by Anne Nassar

From now until the end of December, Little Falls Public Library will host an exhibit by local artist Marc Verri. He recently answered some questions about his artistic endeavors.

Q. Who taught you how to paint/draw?

A. I was pretty much self- taught in drawing. I always enjoyed it. I remember seeing some artwork on the walls in kindergarten and I tried to duplicate it- that was my first real memory of creating art. Soon after that, I got the book, How to Draw 50 Dinosaurs, by Lee J. Ames. This book changed everything. That’s all I did was draw. I loved it. One of my favorite things is that I actually got to personally thank him for changing my life. I sent him a letter that he received and responded to in the months before he died.

Q. What inspires you?

A. I am inspired by many different things. As far as this show goes, I am inspired by home. Home means the place we live and the people in my life.

Q. Who are your influences?

A. I have so many influences. I am most often influenced by local artists around the country. I feel that the average person creating art is much more accessible than some of the greats. I like to look at the technique and style and new ways of seeing things. Frank Wilcox and Mario Pumilio also influenced me. As far as the greats go, I love Vincent Van Gogh, the Impressionists and at the other end of the spectrum, the Hyperrealists.

Q. Which of your artworks is your favorite, and why?

A. I have a few favorites: the Little Falls War Memorial, the Gold Star Mothers Monument outside the Utica Post Office, and the Reverend Upthegrove Memorial in Martin Luther King Park in Utica. The permanence of these works is also very cool. To think that they will be here long after I am is a very unique feeling.

Another personal favorite is my painting of Benton Hall Academy. It is probably the most time I put into any painting.

I also do realistic pencil drawings; right now they are my favorite way to work. I have done Dave Grohl, Tom Petty, John Wayne, John Lennon, Bruce Springsteen, and many other pop and cultural icons.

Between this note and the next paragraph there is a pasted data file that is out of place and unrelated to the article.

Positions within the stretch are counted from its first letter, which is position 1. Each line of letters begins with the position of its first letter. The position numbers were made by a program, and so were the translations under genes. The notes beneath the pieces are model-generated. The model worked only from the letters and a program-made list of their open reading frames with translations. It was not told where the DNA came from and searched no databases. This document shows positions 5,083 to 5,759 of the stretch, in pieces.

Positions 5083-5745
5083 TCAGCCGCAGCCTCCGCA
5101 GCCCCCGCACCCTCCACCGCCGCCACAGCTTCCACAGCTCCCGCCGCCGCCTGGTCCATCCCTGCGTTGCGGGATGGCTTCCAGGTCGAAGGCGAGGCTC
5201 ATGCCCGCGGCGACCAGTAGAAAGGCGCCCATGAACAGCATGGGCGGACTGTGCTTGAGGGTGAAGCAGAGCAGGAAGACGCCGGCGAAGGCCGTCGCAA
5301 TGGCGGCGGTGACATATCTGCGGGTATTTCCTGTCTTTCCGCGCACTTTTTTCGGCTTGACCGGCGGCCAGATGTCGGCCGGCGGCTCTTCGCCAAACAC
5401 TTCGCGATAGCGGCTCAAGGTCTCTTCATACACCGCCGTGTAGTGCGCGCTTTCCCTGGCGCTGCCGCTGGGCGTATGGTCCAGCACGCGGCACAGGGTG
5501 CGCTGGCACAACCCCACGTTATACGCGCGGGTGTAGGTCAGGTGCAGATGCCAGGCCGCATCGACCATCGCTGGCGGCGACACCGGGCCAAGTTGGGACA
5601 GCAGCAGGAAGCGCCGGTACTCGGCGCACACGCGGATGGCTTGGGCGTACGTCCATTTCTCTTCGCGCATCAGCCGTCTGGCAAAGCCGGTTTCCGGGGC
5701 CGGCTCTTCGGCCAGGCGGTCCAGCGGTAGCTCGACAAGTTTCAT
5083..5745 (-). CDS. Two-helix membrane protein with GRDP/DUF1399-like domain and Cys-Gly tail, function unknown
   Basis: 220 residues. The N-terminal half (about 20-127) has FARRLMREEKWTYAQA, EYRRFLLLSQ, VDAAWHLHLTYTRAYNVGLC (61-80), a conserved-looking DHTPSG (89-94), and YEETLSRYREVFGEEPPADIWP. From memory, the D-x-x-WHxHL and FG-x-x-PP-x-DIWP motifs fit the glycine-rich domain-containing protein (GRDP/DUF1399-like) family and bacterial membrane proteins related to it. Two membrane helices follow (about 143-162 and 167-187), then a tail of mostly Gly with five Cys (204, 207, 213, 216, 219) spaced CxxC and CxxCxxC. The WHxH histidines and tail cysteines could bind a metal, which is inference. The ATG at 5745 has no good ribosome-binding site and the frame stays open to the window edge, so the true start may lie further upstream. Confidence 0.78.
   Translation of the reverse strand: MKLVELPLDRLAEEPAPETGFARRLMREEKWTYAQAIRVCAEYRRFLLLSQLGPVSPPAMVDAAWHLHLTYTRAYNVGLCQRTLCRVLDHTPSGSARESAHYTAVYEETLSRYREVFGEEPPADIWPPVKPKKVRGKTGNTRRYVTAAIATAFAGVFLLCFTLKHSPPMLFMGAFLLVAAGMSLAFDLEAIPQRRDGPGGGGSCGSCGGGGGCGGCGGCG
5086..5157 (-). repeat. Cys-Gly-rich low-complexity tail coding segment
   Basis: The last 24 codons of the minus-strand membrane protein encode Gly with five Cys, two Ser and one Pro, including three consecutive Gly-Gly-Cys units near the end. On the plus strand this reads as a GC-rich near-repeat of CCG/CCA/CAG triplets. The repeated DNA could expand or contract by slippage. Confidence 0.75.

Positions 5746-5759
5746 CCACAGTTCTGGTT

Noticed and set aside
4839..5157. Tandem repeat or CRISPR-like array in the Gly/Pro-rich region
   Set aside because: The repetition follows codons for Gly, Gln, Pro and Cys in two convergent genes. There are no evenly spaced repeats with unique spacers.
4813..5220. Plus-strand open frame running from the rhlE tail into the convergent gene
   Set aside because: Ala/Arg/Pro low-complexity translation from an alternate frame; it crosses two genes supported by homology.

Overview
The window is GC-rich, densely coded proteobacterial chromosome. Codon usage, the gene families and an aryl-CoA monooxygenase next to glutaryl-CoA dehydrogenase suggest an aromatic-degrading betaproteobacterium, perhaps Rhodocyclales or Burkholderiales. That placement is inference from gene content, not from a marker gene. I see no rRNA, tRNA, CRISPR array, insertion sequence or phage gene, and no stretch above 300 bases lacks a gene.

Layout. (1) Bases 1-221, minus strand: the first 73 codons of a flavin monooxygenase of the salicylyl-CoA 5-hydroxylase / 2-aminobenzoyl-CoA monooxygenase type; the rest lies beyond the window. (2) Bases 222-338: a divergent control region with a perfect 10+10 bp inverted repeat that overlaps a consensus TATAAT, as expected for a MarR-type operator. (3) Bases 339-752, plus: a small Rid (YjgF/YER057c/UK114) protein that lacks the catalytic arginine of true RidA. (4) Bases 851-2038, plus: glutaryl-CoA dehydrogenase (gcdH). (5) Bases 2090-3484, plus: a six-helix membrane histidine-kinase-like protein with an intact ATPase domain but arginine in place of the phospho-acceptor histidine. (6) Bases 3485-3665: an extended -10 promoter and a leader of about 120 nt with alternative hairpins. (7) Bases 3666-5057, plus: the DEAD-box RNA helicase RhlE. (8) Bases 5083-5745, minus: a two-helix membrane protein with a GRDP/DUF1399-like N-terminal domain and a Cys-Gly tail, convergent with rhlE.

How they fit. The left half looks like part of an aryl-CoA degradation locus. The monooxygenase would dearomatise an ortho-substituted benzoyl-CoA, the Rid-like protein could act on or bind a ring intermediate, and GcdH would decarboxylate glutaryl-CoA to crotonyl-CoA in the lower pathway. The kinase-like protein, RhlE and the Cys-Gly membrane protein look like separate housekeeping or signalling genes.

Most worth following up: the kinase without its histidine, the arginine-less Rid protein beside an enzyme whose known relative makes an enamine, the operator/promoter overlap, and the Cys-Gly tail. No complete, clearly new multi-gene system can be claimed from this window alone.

Another very special work of art is the book, Finley Gets Active. This is a book that I got to illustrate with my son, Matthew, who was 11 at the time. The book features many familiar settings of Little Falls.

Q. Do you return to certain themes again and again?

A. I seem to return to themes of home whether that is geographical, familial or culturally. Again, with the pencil drawings, I go to themes of pop culture from the 80s and 90s -that feeling of home.

Q. Have you ever parted with artwork, and then wished you could get it back?

There are a couple that I wish I could get back. The main one is a drawing of Dave Grohl. I am glad it’s being appreciated in its new home though!

Q. What is the best response you’ve ever gotten to your art?

A. I am lucky with responses to my artwork. I am an art teacher so I often get to hear that I am the greatest artist in the world! I also do a lot of work on granite so I get to immortalize people quite a bit and that will bring tears of joy and sadness to family members. That is always very special. I also get to do a lot of commissioned portraits of families and pets. That also often comes with tears. However, the simplest and most constant compliment is seeing my art hang in someone’s home or seeing it around the community.